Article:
|Disaster Management Ethics (Department of Humanitarian Affairs/United Nations Disaster Relief Office - United Nations Development Programme , 1997, 70 p.)|
The dilemmas facing humanitarian assistance providers are numerous and often entail choosing between undesirable alternatives. In the context of disaster, decisions made on an ethical basis may have significant and lasting impacts on the communities served. The questions to be asked include: Who has the authority to make such significant ethical decisions? How should ethical decisions be made? What principles and values should guide those engaged in ethical decision making processes? and, What is responsible action in response to human need?
The methodology needed for ethical decision making must reflect the complexity of human and international relationships, technological developments, environmental vulnerability, and interdependency. Tensions and shifts in fundamental concepts of reason, truth and goodness challenge our long-standing decision making procedures. The traditional tools of objective logic, rationality, and consistency may not be adequate.
The Disaster Management Ethics module addresses some of the ethical issues and dilemmas faced by the humanitarian assistance community as it seeks to respond to human need in the context of natural and human-caused disasters. The format simulates a discussion which aims to foster conversation and interaction. It brings together the voices of fifteen practitioners and scholars to discuss five ethical issues in humanitarian assistance. While no collection of papers can adequately present a truly global perspective, it is hoped that the differences and conflicts in values and questions, presented here hold promise for new understanding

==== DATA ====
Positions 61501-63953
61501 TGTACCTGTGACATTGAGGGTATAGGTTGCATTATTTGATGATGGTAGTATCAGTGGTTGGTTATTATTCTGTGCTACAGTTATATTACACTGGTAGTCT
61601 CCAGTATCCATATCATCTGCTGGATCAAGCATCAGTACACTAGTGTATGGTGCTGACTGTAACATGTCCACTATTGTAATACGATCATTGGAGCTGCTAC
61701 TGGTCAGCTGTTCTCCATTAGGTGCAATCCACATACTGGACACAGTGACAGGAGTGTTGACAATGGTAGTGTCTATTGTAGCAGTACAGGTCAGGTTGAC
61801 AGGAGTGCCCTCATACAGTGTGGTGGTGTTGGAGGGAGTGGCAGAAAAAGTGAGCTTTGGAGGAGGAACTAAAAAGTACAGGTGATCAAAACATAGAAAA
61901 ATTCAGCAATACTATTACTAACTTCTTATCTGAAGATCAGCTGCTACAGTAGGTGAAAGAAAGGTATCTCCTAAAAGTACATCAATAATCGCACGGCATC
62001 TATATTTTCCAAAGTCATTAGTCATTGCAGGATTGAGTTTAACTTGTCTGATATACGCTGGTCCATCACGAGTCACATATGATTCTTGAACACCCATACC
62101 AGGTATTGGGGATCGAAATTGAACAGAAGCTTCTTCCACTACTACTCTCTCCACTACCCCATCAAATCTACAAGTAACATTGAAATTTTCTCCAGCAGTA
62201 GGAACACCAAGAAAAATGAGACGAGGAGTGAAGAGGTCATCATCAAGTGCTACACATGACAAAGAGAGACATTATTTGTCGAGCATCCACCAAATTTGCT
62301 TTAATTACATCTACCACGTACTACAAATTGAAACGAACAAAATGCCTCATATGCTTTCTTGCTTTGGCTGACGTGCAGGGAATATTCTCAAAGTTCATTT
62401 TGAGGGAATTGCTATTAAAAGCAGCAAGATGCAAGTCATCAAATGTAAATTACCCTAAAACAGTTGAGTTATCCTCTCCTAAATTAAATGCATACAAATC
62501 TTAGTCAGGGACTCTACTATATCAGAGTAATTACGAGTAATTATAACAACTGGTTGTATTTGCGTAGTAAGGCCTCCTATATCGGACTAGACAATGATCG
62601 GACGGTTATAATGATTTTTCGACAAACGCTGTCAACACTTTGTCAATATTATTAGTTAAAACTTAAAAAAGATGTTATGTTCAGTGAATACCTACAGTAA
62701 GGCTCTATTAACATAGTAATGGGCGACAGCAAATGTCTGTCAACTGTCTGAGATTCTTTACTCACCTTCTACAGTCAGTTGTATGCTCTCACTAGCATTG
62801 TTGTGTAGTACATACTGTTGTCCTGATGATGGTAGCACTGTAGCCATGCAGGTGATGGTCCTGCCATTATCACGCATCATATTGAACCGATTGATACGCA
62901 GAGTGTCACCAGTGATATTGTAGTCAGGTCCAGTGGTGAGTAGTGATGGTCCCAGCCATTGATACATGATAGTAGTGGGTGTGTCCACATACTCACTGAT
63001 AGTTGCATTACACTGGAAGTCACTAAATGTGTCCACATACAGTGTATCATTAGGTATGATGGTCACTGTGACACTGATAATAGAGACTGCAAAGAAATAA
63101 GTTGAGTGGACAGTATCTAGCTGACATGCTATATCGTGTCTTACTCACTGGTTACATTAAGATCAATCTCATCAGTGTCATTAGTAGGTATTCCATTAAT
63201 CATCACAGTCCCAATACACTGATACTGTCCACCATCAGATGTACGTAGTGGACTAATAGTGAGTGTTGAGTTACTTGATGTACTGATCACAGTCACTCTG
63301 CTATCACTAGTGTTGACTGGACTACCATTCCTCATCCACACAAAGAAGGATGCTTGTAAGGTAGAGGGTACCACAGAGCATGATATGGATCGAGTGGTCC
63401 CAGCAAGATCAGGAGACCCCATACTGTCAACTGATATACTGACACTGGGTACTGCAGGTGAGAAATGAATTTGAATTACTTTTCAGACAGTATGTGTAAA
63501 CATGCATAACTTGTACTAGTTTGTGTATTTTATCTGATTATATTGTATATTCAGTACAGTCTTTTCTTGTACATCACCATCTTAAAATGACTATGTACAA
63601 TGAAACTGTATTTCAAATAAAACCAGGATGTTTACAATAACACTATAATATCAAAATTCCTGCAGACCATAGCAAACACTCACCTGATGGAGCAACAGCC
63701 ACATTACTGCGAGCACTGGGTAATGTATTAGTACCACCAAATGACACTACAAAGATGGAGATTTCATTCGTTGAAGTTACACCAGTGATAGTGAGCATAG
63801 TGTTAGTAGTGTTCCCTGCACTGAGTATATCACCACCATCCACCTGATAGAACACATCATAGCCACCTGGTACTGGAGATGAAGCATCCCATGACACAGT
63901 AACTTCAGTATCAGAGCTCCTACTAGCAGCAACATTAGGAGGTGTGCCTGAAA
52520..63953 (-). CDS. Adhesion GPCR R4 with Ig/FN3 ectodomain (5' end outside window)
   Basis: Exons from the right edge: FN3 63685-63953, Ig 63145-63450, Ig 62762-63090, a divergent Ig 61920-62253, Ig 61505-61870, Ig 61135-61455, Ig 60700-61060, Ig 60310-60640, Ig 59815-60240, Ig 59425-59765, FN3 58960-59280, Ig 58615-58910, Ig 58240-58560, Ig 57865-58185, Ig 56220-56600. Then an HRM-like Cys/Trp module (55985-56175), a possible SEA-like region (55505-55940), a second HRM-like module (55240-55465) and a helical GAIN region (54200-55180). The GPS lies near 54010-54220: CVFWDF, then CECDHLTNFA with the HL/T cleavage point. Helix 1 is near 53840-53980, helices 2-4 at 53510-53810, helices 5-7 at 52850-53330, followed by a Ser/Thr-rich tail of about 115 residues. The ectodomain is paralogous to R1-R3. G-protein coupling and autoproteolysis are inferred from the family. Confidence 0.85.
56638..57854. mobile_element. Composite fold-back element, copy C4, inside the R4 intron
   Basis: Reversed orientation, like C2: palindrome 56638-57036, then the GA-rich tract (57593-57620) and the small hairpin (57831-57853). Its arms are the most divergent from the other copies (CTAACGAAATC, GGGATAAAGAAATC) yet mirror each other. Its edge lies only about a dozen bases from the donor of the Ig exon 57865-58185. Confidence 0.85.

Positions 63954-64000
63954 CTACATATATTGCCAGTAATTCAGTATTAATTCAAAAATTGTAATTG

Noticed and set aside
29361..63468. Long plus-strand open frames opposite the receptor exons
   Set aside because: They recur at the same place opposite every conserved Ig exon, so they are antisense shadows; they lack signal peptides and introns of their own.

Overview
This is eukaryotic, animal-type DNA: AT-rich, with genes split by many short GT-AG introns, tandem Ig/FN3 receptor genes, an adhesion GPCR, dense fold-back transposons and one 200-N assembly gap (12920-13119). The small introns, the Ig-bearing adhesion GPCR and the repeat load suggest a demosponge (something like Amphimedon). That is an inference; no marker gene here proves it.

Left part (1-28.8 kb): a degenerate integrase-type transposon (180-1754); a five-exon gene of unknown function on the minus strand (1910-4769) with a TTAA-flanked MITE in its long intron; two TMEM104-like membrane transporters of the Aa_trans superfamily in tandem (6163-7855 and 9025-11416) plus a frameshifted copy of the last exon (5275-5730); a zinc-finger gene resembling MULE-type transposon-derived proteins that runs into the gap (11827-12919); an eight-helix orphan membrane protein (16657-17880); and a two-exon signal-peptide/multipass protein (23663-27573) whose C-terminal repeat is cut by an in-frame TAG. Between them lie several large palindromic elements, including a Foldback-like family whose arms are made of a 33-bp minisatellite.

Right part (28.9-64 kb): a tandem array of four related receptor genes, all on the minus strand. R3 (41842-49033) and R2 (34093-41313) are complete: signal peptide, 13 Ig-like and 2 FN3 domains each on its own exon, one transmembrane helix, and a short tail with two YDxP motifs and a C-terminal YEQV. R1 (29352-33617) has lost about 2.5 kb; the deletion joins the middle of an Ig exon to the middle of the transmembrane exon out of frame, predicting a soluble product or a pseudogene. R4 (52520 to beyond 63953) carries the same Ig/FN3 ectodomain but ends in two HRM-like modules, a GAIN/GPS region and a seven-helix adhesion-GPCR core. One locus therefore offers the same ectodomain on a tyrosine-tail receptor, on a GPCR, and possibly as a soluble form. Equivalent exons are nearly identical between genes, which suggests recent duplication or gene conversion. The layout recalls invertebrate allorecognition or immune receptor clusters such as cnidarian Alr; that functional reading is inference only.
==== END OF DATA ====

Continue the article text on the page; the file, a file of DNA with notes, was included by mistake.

It is hoped that as this module is used, additional perspectives and contributions to the conversation will be recorded and included. Ethical decision making cannot be carried out by any one person or community. It requires discussion and a commitment to being open to the history, experience and perspective of those who are different Mutual critique will lead to a more adequate ethical foundation to guide our actions in a world of diversity. The process of implementation may also be facilitated if the ethics guiding the decision making process address the values and concerns of all engaged in the commitment to alleviate human suffering and vulnerability.
I extend my thanks to each of the contributors to this resource. In addition, I thank the many people who provided suggestions and participated in conversations with me as I designed and edited this resource. Within the disaster management community there is, indeed, great concern, careful thought and commitment to alleviating the suffering of people in the context of disaster. There is also a concern to create durable solutions, addressing the root causes of disasters. I believe a commitment to inclusive ethical decision making processes that are sensitive to power imbalances and that move beyond narrowly reasoned approaches will contribute to this effort.